Fight the power
Crime film maestro Michael Mann goes back to the 1930s for his latest, the characteristically hypnotic and moody Public Enemies. Johnny Depp does amazing things as John Dillinger, the infamous bank robber who should’ve opted for a nice summer drive rather than a movie on a hot night in 1934.
Mann continues to be a master of stylistic crime drama. Public Enemies stands alongside his Heat, Collateral and Manhunter as a masterful entry to the genre.
Depp, even though he is 15 years older than Dillinger was when he died, is right at home in the role. Anybody who has seen a picture of Dillinger’s smirk from old photos will know that Depp has the man’s look and attitude nailed in this movie. And when Dillinger smiles his menacing smile as he watches Clark Gable in Manhattan Melodrama just moments before being gunned down in the street, you can see Depp reveling in the moment. No doubt Dillinger probably related to the goings on in the last movie he watched, and Depp portrays this eerily.
Besides the Depp performance, the most notable thing about the film is the shootouts, and there are plenty. Mann actually did a night shoot at the actual location of the legendary Little Bohemia Lodge gunfight in Wisconsin. I think some folks associated with this film are going to get nominated for some sound Oscars, because the thud of bullets hitting trees in the forest during this scene is appropriately frightening. Mann also goes to great lengths for Dillinger’s two jail breakouts, and shot at Indiana’s actual Crown Point jail, where the gangster carved a fake gun out of wood and used it for his escape.
Mann and his co-screenwriters take plenty of artistic license when it comes to historical accuracy with this film. Notorious criminals, such as Baby Face Nelson (Stephen Graham) and Pretty Boy Floyd (Channing Tatum), die before Dillinger in the film, but actually outlived the man in real life—although they all perished in the same year. There’s actually a very odd moment in the film when Depp’s Dillinger meets FBI agent Melvin Purvis (Christian Bale) and calls him the man who got Pretty Boy Floyd. History tells us that Floyd was still alive at the time depicted in the movie.
It’s easy to forgive the historical inaccuracies. It’s also easy to forgive actress Marion Cotillard for slipping back into her French accent during a prison torture scene. Cotillard, who plays Dillinger’s girlfriend Billie Frechette, is a fine actress—she won an Oscar for La Vie en rose—who might need to work on that American accent a little more. Still, her work as a Wisconsin girl taken in by Dillinger’s charms is captivating.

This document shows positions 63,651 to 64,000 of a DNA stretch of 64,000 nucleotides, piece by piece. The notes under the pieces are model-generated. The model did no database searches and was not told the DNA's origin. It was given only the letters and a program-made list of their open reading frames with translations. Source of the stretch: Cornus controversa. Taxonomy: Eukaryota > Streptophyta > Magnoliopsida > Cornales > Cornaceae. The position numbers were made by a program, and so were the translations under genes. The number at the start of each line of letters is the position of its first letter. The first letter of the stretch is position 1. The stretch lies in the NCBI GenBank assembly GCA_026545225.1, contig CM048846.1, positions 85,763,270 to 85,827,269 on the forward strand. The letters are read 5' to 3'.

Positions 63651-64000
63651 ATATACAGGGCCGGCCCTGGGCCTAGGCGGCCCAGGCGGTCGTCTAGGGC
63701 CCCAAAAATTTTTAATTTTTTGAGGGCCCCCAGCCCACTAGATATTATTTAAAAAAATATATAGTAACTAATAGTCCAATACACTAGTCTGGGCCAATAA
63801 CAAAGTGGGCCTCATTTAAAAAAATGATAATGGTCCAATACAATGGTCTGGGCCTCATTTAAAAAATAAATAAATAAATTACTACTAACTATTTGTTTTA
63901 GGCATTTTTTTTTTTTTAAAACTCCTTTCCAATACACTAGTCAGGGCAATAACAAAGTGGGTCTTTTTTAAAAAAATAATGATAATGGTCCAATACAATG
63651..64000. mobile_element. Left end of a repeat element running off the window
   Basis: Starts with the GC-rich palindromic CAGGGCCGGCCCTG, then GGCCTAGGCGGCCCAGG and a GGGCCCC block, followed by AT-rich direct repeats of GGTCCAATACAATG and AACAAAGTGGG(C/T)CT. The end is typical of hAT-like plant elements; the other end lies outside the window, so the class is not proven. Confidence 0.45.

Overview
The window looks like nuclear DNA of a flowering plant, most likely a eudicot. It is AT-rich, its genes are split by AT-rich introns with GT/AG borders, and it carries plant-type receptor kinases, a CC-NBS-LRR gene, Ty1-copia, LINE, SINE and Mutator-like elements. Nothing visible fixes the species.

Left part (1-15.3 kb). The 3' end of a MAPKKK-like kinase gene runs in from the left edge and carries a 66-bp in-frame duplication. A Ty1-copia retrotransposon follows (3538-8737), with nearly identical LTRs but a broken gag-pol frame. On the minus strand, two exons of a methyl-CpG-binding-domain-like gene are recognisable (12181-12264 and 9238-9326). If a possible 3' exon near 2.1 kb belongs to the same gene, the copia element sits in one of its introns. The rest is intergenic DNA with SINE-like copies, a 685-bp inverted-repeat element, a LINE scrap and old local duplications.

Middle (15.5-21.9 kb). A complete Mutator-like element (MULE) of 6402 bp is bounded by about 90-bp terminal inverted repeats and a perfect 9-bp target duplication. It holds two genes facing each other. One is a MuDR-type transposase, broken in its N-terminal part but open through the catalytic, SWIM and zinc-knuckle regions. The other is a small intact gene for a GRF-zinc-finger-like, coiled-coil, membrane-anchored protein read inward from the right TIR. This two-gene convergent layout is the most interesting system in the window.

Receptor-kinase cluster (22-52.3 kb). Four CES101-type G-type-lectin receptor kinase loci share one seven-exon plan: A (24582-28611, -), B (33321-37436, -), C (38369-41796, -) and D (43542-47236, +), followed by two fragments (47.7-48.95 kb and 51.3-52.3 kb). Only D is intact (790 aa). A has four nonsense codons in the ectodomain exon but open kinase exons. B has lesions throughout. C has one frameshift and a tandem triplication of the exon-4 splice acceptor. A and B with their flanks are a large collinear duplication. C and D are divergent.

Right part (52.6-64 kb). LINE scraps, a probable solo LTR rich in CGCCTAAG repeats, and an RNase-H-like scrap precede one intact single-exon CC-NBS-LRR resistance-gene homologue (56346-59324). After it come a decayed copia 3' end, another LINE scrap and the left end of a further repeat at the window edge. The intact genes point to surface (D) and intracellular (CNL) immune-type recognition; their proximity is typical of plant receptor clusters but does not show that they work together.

While Depp might be the main attraction here, the work of Bale as the determined Purvis is just as powerful. The script gives the man an exaggerated role in history as far as bagging bad guys is concerned, but Bale’s depiction of the crime fighter is haunting (and made all the more interesting because he is, indeed, Batman).
If the movie has a major fault, it’s that it tries to jam too much into its running time. J. Edgar Hoover, as portrayed by Billy Crudup, could’ve used a little more screen time. Mann seemingly avoids much of the controversy that plagued Hoover’s early career, including his animosity toward Melvin Purvis. In this film, he’s basically just portrayed as an ornery boss who talks like he should be announcing a Chicago Cubs baseball game.
These are mere quibbles. The film is one of the year’s best so far and gives us another chance to bask in the greatness of Depp and Mann. No doubt, there are many other movies that could be made about the multiple figures in this film. As for showing us what Dillinger was about, Public Enemies completes this task with the style and substance we’ve come to expect from Mann.